During a period of 6 months, the 8 selected use-cases will build a minimum viable product (MVP) to test the technical feasibility and the market traction. The sandboxing phase is all about iterating on their use-cases in order to enter the next phase: the demonstration.
As illustrated by the drawing of Henrik Kniberg, the art of developing an MVP with an iterative approach resides in developing only what must be developed at each iteration versus developing nice to have features. That way, companies do not spend months developing a perfect product that is not meeting the needs of the end-users and the business requirements.
In this example, they are first testing whether people are interested to move faster thanks to a vehicle. In a second iteration, they improve the ability to choose a direction by adding a handlebar. In a third iteration, they improve the speed and comfort of the vehicle, etc.
At each step, the MVP is a vehicle that can already be used. Each iteration is therefore short and enables to review the priorities depending on the technical constraints discovered of the consumers’ reaction.
To reach that goal, 3 key ingredients are mixed together during the sandboxing phase: (1) a lean approach (2) demos to experts (3) collective intelligence sessions.
1 | Lean Approach
To acquire a lean attitude and an Agile way of working throughout the Sandboxing phase, the 8 selected use-cases are coached by a Scrum Master.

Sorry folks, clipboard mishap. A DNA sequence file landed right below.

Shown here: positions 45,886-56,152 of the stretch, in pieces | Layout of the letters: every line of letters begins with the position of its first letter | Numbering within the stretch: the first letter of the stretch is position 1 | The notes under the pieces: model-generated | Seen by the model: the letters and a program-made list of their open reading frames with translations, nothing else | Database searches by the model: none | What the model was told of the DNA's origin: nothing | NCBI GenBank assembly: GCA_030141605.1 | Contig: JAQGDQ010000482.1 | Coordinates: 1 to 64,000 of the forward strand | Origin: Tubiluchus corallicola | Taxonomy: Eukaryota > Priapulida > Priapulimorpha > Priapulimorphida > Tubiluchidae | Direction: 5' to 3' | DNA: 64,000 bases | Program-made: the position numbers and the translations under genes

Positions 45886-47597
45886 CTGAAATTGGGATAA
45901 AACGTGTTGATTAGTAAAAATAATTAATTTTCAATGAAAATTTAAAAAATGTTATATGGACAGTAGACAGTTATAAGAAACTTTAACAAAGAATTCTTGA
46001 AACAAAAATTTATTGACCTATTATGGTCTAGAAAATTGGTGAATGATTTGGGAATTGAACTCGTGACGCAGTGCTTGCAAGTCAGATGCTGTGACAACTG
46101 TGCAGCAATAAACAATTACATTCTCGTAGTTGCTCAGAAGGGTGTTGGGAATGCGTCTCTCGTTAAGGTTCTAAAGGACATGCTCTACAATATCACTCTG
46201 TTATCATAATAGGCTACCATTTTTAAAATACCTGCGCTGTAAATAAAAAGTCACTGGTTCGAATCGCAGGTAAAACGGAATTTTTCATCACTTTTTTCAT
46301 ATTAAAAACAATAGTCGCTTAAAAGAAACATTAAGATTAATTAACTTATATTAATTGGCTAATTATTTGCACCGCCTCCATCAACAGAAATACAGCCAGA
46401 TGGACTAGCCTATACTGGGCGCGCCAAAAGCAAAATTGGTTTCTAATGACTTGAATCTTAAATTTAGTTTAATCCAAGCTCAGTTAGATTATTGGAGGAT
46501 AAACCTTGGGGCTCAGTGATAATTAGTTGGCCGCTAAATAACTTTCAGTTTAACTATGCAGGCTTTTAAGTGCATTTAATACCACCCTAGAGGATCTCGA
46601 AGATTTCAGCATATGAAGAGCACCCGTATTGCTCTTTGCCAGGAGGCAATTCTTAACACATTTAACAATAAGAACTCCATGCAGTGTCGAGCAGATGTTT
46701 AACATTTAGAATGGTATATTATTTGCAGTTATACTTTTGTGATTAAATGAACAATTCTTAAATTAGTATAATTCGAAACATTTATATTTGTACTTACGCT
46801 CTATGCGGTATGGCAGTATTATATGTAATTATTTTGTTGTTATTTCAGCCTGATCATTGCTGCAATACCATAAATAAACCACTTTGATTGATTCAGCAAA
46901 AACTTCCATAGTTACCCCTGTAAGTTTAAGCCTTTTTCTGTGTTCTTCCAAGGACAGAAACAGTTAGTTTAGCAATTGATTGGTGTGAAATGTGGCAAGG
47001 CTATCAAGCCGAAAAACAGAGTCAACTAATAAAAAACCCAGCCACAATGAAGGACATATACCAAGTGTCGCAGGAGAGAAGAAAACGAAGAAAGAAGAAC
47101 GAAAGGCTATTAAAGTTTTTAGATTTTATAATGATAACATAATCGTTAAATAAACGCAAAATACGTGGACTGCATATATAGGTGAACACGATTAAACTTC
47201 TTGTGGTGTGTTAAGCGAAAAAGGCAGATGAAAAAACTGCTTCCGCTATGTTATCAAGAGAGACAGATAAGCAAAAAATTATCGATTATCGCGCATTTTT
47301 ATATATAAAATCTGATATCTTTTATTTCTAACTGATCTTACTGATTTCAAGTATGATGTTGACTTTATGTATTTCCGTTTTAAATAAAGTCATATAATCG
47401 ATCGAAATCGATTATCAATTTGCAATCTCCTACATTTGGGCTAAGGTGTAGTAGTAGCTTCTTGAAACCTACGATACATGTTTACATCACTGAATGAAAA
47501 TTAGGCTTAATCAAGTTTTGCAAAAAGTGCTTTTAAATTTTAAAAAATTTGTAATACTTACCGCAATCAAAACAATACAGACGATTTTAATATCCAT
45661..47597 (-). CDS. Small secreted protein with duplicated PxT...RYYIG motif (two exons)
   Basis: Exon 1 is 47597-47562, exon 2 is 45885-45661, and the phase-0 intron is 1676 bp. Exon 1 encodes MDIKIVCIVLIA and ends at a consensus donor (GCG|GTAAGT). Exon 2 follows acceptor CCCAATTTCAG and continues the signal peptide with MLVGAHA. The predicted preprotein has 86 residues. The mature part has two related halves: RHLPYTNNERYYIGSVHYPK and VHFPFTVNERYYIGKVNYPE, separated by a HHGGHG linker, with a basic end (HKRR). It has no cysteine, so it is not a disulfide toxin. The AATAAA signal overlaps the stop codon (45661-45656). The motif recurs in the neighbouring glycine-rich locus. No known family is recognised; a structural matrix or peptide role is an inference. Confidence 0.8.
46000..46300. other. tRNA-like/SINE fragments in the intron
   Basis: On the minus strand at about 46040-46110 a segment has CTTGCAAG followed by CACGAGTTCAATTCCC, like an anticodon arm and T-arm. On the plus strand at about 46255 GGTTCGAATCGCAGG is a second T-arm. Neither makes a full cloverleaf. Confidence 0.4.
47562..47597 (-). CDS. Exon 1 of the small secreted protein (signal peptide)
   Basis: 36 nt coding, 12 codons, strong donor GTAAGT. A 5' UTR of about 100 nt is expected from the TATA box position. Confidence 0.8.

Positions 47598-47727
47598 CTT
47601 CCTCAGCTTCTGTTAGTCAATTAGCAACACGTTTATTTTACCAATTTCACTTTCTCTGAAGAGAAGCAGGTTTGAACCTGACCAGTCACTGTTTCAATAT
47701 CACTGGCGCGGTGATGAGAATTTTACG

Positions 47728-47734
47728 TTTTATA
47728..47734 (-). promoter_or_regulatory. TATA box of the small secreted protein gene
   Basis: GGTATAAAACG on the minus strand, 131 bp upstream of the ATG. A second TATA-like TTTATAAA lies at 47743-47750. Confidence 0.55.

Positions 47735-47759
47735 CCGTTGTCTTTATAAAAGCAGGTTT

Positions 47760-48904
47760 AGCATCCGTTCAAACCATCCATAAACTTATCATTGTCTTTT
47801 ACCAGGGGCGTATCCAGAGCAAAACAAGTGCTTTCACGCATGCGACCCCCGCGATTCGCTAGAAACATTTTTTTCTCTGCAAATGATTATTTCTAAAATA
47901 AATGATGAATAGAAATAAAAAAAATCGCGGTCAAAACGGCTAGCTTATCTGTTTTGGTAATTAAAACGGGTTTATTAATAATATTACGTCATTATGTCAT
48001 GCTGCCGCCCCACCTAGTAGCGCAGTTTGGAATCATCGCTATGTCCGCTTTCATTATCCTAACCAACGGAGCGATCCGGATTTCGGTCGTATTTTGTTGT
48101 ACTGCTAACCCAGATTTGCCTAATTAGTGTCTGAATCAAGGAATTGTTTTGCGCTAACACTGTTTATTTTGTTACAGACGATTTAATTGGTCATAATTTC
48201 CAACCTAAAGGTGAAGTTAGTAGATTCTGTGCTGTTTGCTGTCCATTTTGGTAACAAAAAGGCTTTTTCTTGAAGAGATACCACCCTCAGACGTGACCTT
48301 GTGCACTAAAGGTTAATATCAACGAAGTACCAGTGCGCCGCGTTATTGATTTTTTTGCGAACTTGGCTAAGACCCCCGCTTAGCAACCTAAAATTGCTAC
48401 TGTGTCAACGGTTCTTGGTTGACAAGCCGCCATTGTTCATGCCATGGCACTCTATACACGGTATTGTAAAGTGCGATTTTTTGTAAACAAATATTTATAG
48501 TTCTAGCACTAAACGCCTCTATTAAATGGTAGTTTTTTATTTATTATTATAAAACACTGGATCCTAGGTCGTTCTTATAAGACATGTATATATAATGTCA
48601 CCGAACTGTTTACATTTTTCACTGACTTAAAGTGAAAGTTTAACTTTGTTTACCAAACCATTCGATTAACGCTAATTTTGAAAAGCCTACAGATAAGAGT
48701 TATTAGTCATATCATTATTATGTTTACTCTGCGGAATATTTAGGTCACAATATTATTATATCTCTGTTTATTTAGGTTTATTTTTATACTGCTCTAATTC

The Scrum Master helps the teams define the expected deliverables at each iteration, organize and prioritize their work, according to agile principles.
This implies to work with a “backlog” of tasks and prioritize them at each “sprint” to ensure continuous delivery and constructive feedback all along the Sandbox phase.
3 | The Collective Intelligence Sessions
To leverage the potential of an ecosystem, it is essential to encourage interactions between the ecosystem members. As Metcalfe’s law states, the effect of a telecommunications network is proportional to the square of the number of connected users of the system. The more interactions in a network, the more this network will be valuable.
Fostering interactions is only one ingredient of an innovative ecosystem. Another key ingredient resides in facilitating symbiotic relationships among the various use-cases. This requires an active effort by “collective intelligence catalysts”, bringing the talents of IO.E stakeholders to tackle each other challenges together.
All along the sandboxing phase, the use-cases will take part to 5 collective intelligence sessions.